This work will investigate and improve understanding of the heterogeneous geological framework that drives differential consolidation rates, and thus subsidence and organic matter sequestration in the delta. These geological conditions will be added to future modeling and mitigation work using a suite of observational field and laboratory analyses. Research will include analyses within marsh, bay, and paleochannel sub-environments in Barataria Basin of southeast Louisiana.



Past and future migration in coastal Louisiana: Modeling the impact of flood exposure and economic change with microdata on households and businesses

$426,544

PI: Robert Habans, Economist, The Data Center of Southeast Louisiana

Co-Investigators: Thomas Douthat, Louisiana State University; Rachelle Trahan, Capital Region Planning Commission; Li-Hsiang Lin, Louisiana State University

This study will explore the relationship between discrete flood events and cumulative risk, changing locations of jobs and businesses, and household migration in coastal Louisiana. The team will develop a modeling approach to assess storm and flood-related migration that leverages new sources of business and residential microdata to support population and asset growth scenarios associated with the Coastal Louisiana Risk Assessment (CLARA) model.


Graduate Studentship Awards


Projecting 50 years of relative sea-level rise in coastal Louisiana ($99,910)

$99,910

Advising Faculty: Torbjörn Törnqvist, Professor, Department of Earth & Environmental Sciences, Tulane University

This research will build on recent advances in the understanding of the drivers and rates of subsidence in coastal Louisiana by quantifying rates and their spatial variability as well as conducting an assessment of geocentric sea-level rise. The goal is to reduce uncertainties in estimates of present-day and future projections of relative sea-level rise.



Dynamics of Nitrogen and Phosphorous cycling across Barataria Basin

$91,798

Advising Faculty: John White, Professor, Department of Oceanography & Coastal Sciences, Louisiana State University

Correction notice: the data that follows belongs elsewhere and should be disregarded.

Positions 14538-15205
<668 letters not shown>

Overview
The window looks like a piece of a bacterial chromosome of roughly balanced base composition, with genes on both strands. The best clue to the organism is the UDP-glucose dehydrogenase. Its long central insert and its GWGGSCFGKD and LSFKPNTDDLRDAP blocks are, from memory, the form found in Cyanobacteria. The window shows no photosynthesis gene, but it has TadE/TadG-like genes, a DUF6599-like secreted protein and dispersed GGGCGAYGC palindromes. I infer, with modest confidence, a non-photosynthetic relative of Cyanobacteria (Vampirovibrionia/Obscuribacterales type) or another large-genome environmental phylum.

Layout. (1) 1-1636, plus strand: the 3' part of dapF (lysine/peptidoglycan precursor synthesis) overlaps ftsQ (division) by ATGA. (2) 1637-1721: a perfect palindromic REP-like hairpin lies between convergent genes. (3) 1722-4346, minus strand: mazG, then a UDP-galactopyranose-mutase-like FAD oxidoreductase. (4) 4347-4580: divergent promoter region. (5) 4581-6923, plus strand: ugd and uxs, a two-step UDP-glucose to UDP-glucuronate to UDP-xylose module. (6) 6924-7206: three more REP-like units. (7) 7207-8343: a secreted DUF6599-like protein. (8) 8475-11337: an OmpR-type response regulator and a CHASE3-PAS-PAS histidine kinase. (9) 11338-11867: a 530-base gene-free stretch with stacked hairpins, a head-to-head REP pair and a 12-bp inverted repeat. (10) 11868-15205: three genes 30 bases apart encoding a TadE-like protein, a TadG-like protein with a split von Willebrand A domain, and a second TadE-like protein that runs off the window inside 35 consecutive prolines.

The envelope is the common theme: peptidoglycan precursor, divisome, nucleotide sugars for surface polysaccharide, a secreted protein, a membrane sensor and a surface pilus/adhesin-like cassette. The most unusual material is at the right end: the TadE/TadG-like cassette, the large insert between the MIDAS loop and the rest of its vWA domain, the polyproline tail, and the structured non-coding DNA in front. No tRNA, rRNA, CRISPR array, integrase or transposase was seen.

This project will assess the nitrogen and phosphorus cycling in Barataria Basin especially as it relates to various benthic substrates that have varying organic matter content, extractable nutrients and microbial activity that can affect surface water quality. Data from this research can improve ecosystem models that are being used for freshwater diversions and for proposed sediment diversions, specifically with water quality and nutrient loading predictions.



Improving the design and construction practice of marsh creation projects

$95,760

Advising Faculty: Celalettin Ozdemir, Assistant Professor, Department of Civil & Environmental Engineering, Louisiana State University

Marsh creation projects are prioritized in the 2017 and 2023 Coastal Master Plans for Louisiana. The proposed study aims at addressing knowledge gaps in the design and construction practice of marsh creation projects by using integrated field data collection, laboratory experimentation, and numerical modeling to better understand consolidation and transport properties of the dredge material.



Patch-scale effects of acute saltwater intrusion on carbon fluxes in a simulated coastal freshwater marsh environment

$86,319

Advising Faculty: Jorge Villa, Assistant Professor, School of Geosciences, University of Louisiana at Lafayette

This project aims to evaluate the effects of acute saltwater intrusion events on carbon fluxes and elevation in wetland areas dominated by two common upper estuary freshwater plants. Results of this work could help inform the morphology model used in Integrated Compartment Model (ICM), and suggest how these wetland species are influencing carbon cycling, which can be used in evaluating strategies in the Coastal Master Plan.